> TestOOS() begin to train sae ...... training layer 1 autoencoder ... ####loss on step 10000 is : 0.000079 training layer 2 autoencoder ... ####loss on step 10000 is : 0.000085 training layer 3 autoencoder ... ####loss on step 10000 is : 0.000113 sae has been trained. begin to train deep nn ...... ####loss on step 10000 is : 0.123806 deep nn has been trained. Confusion Matrix and Statistics Reference Prediction 0 1 0 1231 808 1 512 934 Accuracy : 0.6212 95% CI : (0.6049, 0.6374) No Information Rate : 0.5001 P-Value [Acc > NIR] : < 2.2e-16 Kappa : 0.2424 Mcnemar's Test P-Value : 4.677e-16 Sensitivity : 0.7063 Specificity : 0.5362 Pos Pred Value : 0.6037 Neg Pred Value : 0.6459 Prevalence : 0.5001 Detection Rate : 0.3532 Detection Prevalence : 0.5851 Balanced Accuracy : 0.6212 'Positive' Class : 0 >

**TestOOS** reads first our data set from Zorro’s Data folder. It splits the data in 80% for training (**XY.tr**) and 20% for out-of-sample testing (**XY.ts**). The training set is trained and the result stored in the **Models** list at index 1. The test set is further split in features (**X**) and targets (**Y**). **Y** is converted to binary 0 or 1 and stored in **Y.ob**, our vector of observed targets. We then predict the targets from the test set, convert them again to binary 0 or 1 and store them in **Y.pr**. For comparing the observation with the prediction, we use the **confusionMatrix** function from the caret package.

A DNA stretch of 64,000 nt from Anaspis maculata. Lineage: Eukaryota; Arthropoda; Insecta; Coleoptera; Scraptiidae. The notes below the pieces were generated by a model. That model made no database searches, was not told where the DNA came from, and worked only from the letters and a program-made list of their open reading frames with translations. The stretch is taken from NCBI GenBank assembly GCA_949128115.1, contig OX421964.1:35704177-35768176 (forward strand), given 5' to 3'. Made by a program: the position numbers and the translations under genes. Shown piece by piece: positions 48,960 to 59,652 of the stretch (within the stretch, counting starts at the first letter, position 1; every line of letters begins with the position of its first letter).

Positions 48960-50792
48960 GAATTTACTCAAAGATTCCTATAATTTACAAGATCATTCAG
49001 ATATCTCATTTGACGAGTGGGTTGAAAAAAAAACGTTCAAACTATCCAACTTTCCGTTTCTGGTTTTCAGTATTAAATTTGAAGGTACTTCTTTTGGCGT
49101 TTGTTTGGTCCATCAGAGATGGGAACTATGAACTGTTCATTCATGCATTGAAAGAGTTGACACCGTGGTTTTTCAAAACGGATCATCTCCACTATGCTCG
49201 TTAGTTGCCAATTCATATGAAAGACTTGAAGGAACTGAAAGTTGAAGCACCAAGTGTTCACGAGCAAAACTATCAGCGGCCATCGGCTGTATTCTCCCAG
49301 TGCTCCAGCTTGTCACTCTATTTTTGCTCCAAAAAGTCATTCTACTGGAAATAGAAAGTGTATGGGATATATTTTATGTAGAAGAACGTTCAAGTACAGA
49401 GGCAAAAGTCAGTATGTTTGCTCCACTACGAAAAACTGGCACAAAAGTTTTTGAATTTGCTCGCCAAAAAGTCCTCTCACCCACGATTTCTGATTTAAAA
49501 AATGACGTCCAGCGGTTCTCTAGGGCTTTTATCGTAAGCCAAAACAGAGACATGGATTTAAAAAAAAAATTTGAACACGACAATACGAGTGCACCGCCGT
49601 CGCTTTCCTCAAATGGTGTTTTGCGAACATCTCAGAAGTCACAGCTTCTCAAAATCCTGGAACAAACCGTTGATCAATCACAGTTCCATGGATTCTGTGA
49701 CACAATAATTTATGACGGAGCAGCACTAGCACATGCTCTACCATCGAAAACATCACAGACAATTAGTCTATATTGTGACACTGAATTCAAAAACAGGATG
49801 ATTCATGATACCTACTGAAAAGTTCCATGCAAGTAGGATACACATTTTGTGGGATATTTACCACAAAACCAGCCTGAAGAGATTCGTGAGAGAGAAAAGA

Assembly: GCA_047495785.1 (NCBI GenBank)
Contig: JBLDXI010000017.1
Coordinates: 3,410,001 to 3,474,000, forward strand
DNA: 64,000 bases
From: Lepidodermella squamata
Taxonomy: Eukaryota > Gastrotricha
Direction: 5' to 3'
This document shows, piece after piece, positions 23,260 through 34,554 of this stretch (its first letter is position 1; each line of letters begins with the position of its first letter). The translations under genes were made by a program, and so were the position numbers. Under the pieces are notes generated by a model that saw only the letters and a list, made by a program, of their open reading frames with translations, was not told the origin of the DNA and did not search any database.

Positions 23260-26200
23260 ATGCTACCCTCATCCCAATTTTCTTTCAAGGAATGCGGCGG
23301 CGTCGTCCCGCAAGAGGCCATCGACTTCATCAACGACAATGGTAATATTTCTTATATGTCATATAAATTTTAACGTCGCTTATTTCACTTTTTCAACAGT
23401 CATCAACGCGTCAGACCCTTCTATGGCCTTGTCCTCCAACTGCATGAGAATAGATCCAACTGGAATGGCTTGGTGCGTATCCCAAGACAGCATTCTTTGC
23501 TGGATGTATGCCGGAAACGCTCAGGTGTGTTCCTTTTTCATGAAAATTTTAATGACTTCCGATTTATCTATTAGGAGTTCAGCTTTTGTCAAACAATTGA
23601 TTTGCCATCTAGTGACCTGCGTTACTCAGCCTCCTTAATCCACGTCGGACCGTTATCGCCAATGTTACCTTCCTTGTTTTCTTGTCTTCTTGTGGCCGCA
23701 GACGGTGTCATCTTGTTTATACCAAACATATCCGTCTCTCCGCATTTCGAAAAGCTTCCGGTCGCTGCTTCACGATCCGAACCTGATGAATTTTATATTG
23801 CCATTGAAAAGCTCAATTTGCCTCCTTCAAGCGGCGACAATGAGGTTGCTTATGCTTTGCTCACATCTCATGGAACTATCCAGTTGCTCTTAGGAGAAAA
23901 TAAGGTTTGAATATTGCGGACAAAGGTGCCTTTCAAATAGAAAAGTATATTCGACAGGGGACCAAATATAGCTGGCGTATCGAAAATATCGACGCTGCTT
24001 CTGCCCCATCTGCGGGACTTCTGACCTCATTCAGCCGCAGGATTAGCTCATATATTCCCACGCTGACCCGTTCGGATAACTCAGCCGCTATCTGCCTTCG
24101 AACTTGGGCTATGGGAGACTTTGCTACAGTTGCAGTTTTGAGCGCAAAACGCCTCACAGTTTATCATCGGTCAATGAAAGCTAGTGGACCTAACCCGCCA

A confusion matrix of a binary classifier is simply a 2×2 matrix that tells how many 0’s and how many 1’s had been predicted wrongly and correctly. A lot of metrics are derived from the matrix and printed in the lines above. The most important at the moment is the **62% prediction accuracy**. This may hint that I bashed price action trading a little prematurely. But of course the 62% might have been just luck. We’ll see that later when we run a WFO test.

A final advice: R packages are occasionally updated, with the possible consequence that previous R code suddenly might work differently, or not at all. This really happens, so test carefully after any update.

### Step 7: The strategy